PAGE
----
I’m sorry if this has been discussed before, I haven’t followed the discussions for some time now. Just thinking about what an attacker would have to do attack the network in a meaningful way, which would be stuff like making data unaccessible on the network, returning wrong data, making sure data is not stored correctly, faking Safecoin transactions etc.
As far as I understood, this would mean creating huge numbers of nodes in order to control a large majority of the network (don’t know how large that majority would be right now).
Now, my question is: Nodes don’t have to be particularly powerful to participate in the network. So, for a “state-sized” attacker, it wouldn’t really be a problem to create millions or even billions of nodes, which would be enough to take over the network at least during the first few years, I’d guess? If the attacker tries that when the network is already running a few hundred thousand nodes, this kind of attack may not go unnoticed due to the numbers of nodes suddenly joining the network? Not sure if there’s a way to detect that.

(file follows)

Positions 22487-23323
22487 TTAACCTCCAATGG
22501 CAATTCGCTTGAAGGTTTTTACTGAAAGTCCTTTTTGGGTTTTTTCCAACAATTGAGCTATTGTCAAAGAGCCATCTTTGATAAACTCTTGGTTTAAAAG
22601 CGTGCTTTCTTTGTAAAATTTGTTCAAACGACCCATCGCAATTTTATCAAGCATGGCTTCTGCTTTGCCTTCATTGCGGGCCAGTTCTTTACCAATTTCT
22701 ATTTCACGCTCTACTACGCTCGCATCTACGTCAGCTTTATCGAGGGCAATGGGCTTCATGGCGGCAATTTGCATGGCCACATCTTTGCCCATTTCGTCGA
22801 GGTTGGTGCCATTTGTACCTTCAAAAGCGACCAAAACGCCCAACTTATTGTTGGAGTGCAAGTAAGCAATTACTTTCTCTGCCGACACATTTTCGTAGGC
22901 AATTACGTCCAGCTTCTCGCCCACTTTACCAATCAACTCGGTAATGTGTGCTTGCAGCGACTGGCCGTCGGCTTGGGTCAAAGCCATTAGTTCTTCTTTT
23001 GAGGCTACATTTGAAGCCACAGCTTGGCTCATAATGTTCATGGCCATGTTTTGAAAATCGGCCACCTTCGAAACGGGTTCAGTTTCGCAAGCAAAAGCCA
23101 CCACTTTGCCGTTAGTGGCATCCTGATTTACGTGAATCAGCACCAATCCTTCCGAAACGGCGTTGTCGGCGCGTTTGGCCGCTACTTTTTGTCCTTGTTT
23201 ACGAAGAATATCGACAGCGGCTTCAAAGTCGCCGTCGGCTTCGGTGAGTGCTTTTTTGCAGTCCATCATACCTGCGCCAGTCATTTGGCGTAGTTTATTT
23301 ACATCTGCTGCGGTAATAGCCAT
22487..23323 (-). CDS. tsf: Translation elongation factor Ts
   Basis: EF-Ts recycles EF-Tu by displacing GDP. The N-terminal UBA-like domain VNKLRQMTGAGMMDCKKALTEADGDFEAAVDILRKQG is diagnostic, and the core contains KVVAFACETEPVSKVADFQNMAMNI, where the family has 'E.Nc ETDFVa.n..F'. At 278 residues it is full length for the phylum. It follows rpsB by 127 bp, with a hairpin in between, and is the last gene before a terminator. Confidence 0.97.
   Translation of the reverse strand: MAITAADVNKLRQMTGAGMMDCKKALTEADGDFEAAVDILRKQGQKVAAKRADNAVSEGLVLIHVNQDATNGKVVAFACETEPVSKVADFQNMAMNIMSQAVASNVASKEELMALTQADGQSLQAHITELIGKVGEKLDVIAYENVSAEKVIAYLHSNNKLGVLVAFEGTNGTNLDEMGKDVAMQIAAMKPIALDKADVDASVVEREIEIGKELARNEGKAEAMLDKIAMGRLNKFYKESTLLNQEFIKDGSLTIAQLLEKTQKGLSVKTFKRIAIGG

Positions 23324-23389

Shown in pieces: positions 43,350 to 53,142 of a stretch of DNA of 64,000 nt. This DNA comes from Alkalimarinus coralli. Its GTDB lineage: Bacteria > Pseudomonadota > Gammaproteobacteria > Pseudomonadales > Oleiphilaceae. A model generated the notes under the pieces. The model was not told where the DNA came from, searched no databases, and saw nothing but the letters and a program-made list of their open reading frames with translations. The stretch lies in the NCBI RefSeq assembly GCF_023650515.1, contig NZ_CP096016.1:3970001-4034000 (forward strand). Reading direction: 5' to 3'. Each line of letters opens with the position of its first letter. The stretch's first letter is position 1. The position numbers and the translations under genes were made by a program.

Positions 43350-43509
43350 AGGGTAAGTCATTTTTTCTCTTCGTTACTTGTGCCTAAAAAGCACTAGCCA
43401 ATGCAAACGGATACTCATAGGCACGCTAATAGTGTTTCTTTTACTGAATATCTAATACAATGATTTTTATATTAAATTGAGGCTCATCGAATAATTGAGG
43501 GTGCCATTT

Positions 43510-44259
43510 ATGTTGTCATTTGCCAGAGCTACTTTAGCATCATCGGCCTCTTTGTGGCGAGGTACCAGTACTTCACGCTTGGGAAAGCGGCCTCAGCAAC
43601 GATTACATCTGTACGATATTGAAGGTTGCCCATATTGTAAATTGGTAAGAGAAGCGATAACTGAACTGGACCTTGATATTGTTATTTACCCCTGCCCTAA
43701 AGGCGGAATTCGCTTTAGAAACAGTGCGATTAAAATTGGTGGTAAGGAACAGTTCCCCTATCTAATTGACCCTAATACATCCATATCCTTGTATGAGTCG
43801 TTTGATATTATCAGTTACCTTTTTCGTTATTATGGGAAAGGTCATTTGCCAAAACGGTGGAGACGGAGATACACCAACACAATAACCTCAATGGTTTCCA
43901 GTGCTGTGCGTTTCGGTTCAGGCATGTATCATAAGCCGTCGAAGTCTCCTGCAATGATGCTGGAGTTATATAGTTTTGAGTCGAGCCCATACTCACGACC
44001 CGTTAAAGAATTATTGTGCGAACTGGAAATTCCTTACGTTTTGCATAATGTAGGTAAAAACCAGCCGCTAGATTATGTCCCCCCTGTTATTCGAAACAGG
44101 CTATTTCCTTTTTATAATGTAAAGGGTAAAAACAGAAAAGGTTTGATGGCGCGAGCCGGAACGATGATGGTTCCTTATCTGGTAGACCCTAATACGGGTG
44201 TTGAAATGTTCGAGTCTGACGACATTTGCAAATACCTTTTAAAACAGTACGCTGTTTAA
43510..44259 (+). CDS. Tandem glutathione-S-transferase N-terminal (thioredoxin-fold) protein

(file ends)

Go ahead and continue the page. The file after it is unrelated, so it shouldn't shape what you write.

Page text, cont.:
But just imagine that some agencies are already having a close look at this project, and they’ll start adding their own nodes at the very day when the SAFE network officially launches, making sure from day one that they’ll always have the majority of nodes they’ll need to disrupt the network. They could just be “regular” farmers with the official software at the beginning and replace it by their own version later when needed.
Granted, due to the encrypted nature of the contents, they still wouldn’t be able to read the traffic. But to my understanding, they would be able to make the network unusable and/or fake Safecoin transactions by agreeing on them with their node majority, thus undermining the trust users have in the network and making them abandon the project.